What makes them want to stay? A qualitative study of new teachers and their intent to persist in education
Wellenzohn, Nancy A.
MetadataShow full item record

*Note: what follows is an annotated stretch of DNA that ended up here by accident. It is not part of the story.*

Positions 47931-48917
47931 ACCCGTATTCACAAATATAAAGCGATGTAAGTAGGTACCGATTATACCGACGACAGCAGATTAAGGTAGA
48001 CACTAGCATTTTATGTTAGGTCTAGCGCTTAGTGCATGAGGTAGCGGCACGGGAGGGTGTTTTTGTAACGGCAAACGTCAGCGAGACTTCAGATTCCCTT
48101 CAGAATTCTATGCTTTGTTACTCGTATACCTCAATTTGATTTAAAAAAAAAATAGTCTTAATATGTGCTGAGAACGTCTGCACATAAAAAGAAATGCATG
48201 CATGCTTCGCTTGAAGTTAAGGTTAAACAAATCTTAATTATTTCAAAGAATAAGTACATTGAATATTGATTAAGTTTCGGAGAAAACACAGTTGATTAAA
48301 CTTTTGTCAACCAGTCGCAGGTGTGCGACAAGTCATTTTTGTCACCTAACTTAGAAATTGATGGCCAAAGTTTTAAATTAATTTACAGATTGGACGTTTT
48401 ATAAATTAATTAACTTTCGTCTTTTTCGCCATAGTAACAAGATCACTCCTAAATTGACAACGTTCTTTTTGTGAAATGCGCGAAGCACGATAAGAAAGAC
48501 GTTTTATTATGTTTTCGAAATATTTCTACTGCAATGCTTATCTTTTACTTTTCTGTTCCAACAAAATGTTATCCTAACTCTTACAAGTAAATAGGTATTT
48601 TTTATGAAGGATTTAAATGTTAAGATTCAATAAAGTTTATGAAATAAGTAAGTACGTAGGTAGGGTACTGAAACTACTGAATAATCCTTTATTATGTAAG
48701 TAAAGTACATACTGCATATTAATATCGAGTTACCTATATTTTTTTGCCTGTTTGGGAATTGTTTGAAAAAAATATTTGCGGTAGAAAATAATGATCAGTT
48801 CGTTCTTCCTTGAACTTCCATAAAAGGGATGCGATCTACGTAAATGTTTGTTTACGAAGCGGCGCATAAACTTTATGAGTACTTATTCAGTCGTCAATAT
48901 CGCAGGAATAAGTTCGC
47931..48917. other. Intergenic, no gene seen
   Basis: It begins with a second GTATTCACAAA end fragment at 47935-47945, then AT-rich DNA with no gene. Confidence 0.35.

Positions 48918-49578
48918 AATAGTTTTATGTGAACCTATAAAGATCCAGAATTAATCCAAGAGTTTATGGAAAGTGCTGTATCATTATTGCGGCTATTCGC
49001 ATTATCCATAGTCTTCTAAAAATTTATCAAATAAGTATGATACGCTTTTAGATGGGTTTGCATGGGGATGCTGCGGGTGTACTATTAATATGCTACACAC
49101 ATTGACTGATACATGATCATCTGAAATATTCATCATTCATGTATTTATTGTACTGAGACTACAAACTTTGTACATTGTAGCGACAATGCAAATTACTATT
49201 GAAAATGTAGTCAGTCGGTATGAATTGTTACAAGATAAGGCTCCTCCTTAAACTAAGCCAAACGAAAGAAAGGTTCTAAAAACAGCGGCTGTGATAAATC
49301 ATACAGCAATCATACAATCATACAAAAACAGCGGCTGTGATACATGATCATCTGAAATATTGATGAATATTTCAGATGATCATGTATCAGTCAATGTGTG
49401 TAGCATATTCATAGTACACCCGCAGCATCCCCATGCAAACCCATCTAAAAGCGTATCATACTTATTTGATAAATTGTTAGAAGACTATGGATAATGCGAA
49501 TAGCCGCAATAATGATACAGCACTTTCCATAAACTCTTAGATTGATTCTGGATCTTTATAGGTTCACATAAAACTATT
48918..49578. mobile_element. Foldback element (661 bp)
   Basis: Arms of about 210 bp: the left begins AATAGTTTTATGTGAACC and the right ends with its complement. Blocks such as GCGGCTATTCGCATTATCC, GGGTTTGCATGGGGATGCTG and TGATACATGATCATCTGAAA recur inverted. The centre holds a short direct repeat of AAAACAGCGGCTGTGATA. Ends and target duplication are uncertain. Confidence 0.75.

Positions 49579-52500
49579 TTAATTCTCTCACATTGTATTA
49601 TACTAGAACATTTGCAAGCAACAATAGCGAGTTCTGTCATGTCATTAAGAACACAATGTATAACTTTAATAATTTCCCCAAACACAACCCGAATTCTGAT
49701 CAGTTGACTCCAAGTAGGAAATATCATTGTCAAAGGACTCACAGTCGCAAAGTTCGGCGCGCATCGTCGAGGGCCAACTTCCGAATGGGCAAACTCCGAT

New teacher turnover can be a costly problem for school districts. Almost half of new teachers leave the profession within the first five years. Costs can be financial (recruiting and training cost) or academic (lower academic performance of students). The impact is greatest for low performing urban schools. New teachers are typically young, first career teachers or older career change teachers. Analysis of data from the Schools and Staffing Survey conducted by the NCES indicated that these two groups of new teachers intend to persist in education at different rates. An intention to persist in education can be influenced by the individual’s states of mind including individual sense of efficacy, collective sense of efficacy, job satisfaction, organizational commitment/professional engagement, and stress/burnout/morale. Various professional and personal factors can influence these states of mind, and therefore, the intent to persist as a teacher in education. Twelve individual case studies (six from each group) were conducted followed by cross case analyses in order to narrate the perceptions of new teachers from the two research groups in terms of reported factors influencing their states of mind. In-depth interviews were conducted and five categories of influence emerged from the data. These were relationships (with students, colleagues, and administrators), professional support (from colleagues, administrators, and parents), a sense of competence (from preparation program or ongoing professional development), personal and professional circumstances, and emotional connections to teaching. The most significant influences came from the relationships and support and there were both similarities and differences between groups. All identified relationships with administrators as having influence, but the impact was stronger for the young first career teachers. All looked to colleagues for support, but the young first career teachers wanted both instructional and classroom management support while the career change teachers were only interested in instructional support. The implications of these findings are discussed in terms of potential administrative mechanisms, such as induction, recruiting, setting job situations, and professional development that can help reduce new teacher turnover.